Thursday, February 21, 2013
Renewables Winning Economic Argument
Without question the thermal coal industry is setting up to simply disappear. The hard driver will be the rapid build out of natural gas burning plants. No one can stand up against that type of competition.
Way more important it that sooner or later we will have super conducting power transmission to send power anywhere to anywhere at slight cost and we will have effective batteries to store surplus energy as a huge energy buffer. With that environment, wind is a gift that never stops giving and geothermal also become highly attractive for base load.
Fuel based systems then become unattractive, particularly as presently configured. They were all established on the basis of a logistical compromise whose economic rational evaporates.
The changeover is well underway and will become more apparent as time progresses.
Saturday, 09 February 2013 10:40By Thom Hartmann,
Something interesting is happening in
A new study by the research firm Bloomberg New Energy Finance has found that unsubsidized renewable energy is now cheaper than fossil fuels like coal and gas.
In fact, it’s a lot cheaper.
Data shows that wind farms in
can produce energy at AU$80/MWh. Meanwhile, coal plants are producing energy at AU$143/MWh and gas at AU$116/MWh. Australia
where energy companies can pollute and have the costs (from illness to
environmental degradation) picked up by the taxpayers, has a carbon tax, which
partially explains why renewables have a price advantage. But the data shows that even without the cost of carbon tax factored in; wind energy is still 14-cents cheaper than coal and 18-cents cheaper than gas. Australia
And this is in a nation that relies more heavily on coal than any other industrialized nation in the world. But that coal reliance will soon change, as companies in
are quickly adopting new, cheaper renewable energies. As the study found, banks
and lending institutions in Australia
are now less and less likely to finance new coal plants, because they've simply
become a bad investment. Australia
And, while Australian wind is cheapest now, by 2020 - and maybe sooner - solar power will also be cheaper than coal and gas in
. The energy game is
rapidly changing in that country. Australia
Michael Liebrich, the chief executive of Bloomberg New Energy Finance, noted, “The perception that fossil fuels are cheap and renewables are expensive is now out of date.”
Well, here’s a news flash: That perception has been out of date for a while now – even right here in the United States.
According to the Energy Information Administration, looking ahead to 2016, natural gas is the cheapest energy in the
at roughly $66/MWh. Coal comes in
second at $94/MWh. But right behind coal is renewable wind at $97/MWh,
which in large part accounts for why United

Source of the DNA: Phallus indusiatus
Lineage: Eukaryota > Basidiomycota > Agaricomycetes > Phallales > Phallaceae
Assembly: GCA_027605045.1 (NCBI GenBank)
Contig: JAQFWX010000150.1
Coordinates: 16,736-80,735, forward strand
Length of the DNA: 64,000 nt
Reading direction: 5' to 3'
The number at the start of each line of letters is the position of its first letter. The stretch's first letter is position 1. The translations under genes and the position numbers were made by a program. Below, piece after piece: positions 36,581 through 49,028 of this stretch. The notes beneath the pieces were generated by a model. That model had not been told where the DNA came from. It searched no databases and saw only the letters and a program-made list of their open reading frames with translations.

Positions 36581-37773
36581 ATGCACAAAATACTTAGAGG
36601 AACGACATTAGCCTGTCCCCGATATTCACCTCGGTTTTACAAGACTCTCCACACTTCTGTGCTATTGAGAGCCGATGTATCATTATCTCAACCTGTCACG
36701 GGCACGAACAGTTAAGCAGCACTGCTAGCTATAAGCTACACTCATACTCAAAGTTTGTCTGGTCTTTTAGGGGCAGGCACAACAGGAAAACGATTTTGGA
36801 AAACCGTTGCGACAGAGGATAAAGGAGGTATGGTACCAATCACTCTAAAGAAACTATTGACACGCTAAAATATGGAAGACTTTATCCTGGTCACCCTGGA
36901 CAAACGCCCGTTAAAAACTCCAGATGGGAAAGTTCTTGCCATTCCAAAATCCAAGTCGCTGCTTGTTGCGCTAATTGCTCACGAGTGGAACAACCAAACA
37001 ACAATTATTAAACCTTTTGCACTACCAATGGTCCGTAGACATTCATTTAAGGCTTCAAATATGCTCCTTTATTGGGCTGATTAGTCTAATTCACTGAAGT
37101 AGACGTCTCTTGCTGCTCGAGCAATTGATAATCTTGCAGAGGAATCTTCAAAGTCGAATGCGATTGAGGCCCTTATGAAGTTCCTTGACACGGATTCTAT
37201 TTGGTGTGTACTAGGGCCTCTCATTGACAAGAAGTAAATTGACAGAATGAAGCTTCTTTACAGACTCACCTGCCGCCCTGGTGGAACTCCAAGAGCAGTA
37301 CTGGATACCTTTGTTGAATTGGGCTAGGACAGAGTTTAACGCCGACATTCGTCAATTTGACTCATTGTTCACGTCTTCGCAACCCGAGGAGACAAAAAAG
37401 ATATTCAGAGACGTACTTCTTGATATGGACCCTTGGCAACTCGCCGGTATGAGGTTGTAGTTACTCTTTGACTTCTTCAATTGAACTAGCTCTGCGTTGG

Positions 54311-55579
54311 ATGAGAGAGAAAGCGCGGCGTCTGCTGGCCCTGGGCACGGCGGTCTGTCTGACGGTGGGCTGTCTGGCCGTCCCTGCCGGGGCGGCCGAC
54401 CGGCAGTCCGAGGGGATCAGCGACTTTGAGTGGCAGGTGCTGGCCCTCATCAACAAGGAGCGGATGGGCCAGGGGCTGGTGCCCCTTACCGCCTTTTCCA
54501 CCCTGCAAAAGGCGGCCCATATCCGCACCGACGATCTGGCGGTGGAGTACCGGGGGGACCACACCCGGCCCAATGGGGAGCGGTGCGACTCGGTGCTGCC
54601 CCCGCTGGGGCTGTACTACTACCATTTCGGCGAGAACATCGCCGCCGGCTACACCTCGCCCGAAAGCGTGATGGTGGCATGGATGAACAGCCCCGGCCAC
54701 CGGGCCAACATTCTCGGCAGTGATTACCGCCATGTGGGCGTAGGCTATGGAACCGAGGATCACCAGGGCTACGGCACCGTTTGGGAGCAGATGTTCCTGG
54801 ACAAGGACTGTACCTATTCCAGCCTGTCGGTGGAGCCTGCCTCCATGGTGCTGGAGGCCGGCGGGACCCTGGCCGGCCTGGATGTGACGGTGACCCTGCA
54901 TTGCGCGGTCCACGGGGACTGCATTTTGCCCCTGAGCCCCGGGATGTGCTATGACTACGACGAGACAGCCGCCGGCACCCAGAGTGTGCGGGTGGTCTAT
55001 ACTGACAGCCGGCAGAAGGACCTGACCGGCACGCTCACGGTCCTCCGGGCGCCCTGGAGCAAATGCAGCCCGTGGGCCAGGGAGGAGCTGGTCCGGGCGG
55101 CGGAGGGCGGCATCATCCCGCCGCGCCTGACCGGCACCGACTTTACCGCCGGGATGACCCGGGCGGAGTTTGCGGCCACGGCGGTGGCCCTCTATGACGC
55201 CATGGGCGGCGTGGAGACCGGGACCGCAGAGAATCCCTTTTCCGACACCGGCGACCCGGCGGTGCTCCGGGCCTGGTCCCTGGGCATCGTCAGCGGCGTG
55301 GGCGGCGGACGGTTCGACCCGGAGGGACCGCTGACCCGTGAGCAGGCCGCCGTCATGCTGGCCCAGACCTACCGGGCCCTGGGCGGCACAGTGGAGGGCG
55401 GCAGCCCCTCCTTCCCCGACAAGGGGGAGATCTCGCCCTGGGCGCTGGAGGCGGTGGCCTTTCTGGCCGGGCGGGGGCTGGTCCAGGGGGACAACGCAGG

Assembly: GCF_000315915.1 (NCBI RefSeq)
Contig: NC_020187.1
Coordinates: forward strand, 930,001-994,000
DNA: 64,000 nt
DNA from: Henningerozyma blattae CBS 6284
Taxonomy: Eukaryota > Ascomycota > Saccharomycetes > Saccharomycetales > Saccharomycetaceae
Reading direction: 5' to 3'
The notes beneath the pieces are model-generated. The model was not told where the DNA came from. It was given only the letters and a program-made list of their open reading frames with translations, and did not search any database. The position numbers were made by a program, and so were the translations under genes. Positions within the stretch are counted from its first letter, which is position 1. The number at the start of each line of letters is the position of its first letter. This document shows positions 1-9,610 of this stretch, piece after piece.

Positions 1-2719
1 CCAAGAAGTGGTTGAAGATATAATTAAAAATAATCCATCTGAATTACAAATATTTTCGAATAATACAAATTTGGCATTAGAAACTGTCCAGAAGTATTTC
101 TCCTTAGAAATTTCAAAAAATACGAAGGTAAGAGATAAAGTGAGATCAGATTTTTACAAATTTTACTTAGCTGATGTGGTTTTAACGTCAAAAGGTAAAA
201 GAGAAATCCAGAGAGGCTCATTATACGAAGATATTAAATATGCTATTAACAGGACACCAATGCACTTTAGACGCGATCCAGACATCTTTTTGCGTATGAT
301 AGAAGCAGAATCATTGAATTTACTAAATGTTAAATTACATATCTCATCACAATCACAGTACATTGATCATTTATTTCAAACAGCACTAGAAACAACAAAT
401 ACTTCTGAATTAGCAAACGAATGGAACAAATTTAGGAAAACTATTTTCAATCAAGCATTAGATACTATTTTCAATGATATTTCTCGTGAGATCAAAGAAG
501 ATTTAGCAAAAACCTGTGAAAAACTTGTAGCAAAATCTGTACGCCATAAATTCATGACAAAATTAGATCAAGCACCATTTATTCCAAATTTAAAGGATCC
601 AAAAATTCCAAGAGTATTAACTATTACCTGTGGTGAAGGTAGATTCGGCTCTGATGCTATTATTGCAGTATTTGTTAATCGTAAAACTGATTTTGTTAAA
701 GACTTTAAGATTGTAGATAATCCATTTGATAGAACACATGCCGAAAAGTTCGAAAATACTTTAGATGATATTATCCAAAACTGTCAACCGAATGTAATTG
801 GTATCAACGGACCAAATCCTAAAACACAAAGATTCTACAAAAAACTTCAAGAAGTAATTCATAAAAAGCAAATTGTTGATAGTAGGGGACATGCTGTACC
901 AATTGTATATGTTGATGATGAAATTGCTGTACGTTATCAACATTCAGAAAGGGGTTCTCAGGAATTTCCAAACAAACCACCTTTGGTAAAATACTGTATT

States wind energy production has
tripled since 2000. U.S.
And, unlike in
none of those
prices account for the externalities associated with fossil fuels like
pollution, cancers, military protection, or global warming. In US ,
the fossil fuel industry has made sure those externalities are paid for not by
the coal and gas energy producers, but instead by you and me. America
The fossil fuel industry doesn't pay a penny of the cost of rapidly accelerating climate change. Or the healthcare costs from exhaust- and refinery-driven diseases and deaths from air, water, and other pollution. Not to mention the community costs of decreasing property values when a coal plant is put in your backyard. Nor do they put a cent toward the cost of our Navy keeping the oil shipping lanes open or our soldiers “protecting” the countries that “produce” all that oil.
All of these externalities come with fossil fuel production, but pretty much don't exist with renewable energy production. And those externality costs are not only not paid for by the fossil fuel industry – they're never even mentioned in the corporate-run “news” media in
Research from the Annals of the New York Academy of Sciences concludes that the total cost of these externalities, if paid by the polluters themselves, would raise US fossil fuel prices by as much as nearly $3/MWh. And that’s an extremely conservative estimate. Which puts wind power on parity with coal in
The trend lines here are pretty clear: Buggy whip, meet automobile!
Renewables are getting cheaper, and fossil fuels are getting more expensive.
Which is why we as a nation need to throw everything we have at making renewable energies our primary way of powering
into the 21st century. America
Think of it as a new
Project. We need green energy, local energy, and a 21st century smart grid
to handle it all. Manhattan